The Inland Port Authority Board formed this summer, yet snow covered the yet-to-be-developed ground in Salt Lake City’s westernmost area last week as policymakers, community advocates and board members toured the site of the future distribution hub.
The board’s work in overseeing the development — which has been billed as the state’s largest-ever economic development undertaking — has been slow, Sen. Gregg Buxton, R-Roy, told a legislative committee on Monday.
Though he thinks there are “good people” on the board, he questioned whether some members are fully committed to the project’s success. And he seemed to indicate that constant “bombardment” from community advocates at the board’s monthly public meetings has slowed things down, as well.
“The public that’s coming to these meetings are beating the hell out of us every time we turn around,” he said. “And it’s mostly about air quality. It’s mostly about, you know, truck traffic and being able to make everything work.”
Opponents of the port have argued its development will likely worsen air quality and damage the Great Salt Lake’s already fragile ecosystem. But without an environmental impact study, it’s hard to say what, exactly, the effects could be of the project, which is expected to bring increased rail, truck and air traffic along with tailpipe emissions.
House Majority Leader Brad Wilson, R-Kaysville, expressed frustration with Buxton’s depiction of the slow machinations of the board.
“Is there no sense of urgency?” asked Wilson, the incoming House speaker.
“No,” Buxton responded. “There’s not a sense of urgency.”
“We’ve got to talk about maybe changing then the way it’s operating,” Wilson said later, seeming to indicate support for legislation that would make changes to the structure or governance of the board, which currently operates with 11 appointed members. “Because we can’t afford to have people dragging their feet on something of this much significance for our state.”
Buxton, the former head of the state’s Division of Facilities Construction and Management and current Ogden City director of management services, said the board should meet more than once a month and needs “some encouragement” from lawmakers to act more quickly.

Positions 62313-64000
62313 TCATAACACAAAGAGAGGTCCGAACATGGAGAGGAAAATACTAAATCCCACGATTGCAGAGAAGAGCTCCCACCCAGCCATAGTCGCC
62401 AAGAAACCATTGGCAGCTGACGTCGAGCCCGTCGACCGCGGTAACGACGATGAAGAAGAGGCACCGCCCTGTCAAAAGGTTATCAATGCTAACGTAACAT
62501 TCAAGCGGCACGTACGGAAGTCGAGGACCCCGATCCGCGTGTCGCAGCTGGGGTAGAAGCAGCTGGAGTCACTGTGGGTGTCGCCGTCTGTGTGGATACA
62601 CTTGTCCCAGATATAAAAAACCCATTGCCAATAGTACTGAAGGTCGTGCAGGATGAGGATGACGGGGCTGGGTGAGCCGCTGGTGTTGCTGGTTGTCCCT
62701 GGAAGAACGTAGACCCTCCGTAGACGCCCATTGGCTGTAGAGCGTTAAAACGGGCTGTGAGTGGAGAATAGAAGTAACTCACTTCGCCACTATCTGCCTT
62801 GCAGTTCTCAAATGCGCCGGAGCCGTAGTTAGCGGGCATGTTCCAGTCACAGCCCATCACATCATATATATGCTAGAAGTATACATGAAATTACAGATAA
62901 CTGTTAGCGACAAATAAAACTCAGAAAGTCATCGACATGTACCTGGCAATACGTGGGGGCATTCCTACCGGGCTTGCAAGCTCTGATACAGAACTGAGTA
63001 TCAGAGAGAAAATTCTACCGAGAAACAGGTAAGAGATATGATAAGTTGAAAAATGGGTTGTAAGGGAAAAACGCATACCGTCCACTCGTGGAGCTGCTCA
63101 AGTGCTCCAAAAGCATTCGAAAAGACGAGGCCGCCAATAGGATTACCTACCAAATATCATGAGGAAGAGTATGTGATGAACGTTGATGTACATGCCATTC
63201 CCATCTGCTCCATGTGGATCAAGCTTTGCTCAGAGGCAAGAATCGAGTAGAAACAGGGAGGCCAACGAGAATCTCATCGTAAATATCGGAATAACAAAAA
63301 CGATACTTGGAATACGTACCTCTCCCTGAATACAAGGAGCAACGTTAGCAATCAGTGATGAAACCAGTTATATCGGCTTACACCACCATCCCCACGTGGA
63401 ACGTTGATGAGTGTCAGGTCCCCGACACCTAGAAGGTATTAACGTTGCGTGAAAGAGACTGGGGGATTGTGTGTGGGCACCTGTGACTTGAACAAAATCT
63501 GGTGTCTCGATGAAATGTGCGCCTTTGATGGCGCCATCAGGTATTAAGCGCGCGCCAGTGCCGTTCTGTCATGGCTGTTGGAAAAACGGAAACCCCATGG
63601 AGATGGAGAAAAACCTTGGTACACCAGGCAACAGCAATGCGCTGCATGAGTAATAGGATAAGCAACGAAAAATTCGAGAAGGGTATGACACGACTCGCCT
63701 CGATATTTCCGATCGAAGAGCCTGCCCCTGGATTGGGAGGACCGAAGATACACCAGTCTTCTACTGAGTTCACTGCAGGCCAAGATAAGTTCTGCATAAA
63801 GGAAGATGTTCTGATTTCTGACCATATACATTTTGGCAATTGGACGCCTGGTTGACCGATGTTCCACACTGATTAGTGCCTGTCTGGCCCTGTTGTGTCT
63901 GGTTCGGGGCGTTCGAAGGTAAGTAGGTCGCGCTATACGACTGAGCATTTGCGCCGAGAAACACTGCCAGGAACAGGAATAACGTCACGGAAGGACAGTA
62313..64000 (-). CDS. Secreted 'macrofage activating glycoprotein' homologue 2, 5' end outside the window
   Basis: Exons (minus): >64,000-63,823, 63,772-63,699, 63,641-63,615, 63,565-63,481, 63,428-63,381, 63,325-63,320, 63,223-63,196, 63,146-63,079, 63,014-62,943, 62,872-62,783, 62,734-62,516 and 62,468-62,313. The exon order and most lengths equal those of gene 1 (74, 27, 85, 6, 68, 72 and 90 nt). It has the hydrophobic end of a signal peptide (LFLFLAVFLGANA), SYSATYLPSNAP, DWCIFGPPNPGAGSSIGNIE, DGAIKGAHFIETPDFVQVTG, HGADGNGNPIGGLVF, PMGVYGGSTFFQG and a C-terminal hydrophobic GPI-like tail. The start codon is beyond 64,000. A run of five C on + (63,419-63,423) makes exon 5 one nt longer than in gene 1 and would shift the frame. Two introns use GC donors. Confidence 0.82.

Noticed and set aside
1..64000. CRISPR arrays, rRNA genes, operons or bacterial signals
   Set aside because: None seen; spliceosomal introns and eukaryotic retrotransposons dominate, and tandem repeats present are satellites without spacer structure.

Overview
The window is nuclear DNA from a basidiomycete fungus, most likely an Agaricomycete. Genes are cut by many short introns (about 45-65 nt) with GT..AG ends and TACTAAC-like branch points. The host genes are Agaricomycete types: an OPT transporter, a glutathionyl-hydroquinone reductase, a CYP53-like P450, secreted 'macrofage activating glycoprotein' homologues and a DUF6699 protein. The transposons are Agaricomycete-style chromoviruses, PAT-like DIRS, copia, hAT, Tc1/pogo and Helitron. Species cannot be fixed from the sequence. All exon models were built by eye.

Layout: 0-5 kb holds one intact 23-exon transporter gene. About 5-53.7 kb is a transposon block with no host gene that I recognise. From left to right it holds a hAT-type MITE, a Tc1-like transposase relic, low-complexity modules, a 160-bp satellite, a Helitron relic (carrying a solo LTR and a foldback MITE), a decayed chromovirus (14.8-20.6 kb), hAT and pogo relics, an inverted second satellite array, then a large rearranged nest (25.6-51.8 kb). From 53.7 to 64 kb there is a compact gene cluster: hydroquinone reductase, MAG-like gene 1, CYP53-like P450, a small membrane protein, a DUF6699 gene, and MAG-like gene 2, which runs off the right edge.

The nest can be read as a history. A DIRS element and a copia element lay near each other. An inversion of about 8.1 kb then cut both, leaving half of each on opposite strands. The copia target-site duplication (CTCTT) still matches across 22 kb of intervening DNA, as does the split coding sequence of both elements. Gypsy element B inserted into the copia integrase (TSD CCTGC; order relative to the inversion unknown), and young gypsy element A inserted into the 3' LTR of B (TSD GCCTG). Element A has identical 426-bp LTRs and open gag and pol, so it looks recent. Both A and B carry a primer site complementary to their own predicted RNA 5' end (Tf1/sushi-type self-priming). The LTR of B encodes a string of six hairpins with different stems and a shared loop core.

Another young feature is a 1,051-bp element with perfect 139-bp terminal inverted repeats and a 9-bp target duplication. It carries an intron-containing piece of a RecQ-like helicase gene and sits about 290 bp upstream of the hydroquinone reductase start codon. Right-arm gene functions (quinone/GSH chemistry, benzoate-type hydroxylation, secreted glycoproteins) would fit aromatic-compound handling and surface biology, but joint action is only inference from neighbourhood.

Derek Miller, the chairman of the Inland Port Authority Board, said he appreciates different perspectives on the speed of the project but disagrees that it’s moving forward too slowly.
“I think it’s remarkable the progress that we’ve made with just four months’ worth of meetings,” he said, noting that the board is working to retain legal support and hire an interim director, has passed a $2 million budget and created rules for conduct and public comment at its meetings.
What’s more important than getting work done quickly, he said, is making sure it’s done “methodically, thoughtfully and with the input of the public” — and he believes the current pace meets those standards.
Deeda Seed, a community activist with the Coalition for Port Reform, an inland port opposition group, said the insinuation that the project should speed up makes her “really nervous.”
“Usually things that are rushed are done badly,” she said. “This is being touted as an incredibly important project that’s going to take a long time to develop and the community response is, ‘Let’s take our time and do it correctly.’”
She and other community activists will continue to show up at meetings to ensure public accountability, she said, regardless of whether there’s a perception that their participation slows down the process. And she hopes the board won’t repeat what she sees as the mistakes of its creation and recent past.
“They lost the public trust with their rushing in the beginning, I would say,” she said, referring to the bill creating the inland port that lawmakers unveiled and passed with little debate on the eve of the final day of the legislative session. “And they have yet to fully regain it.”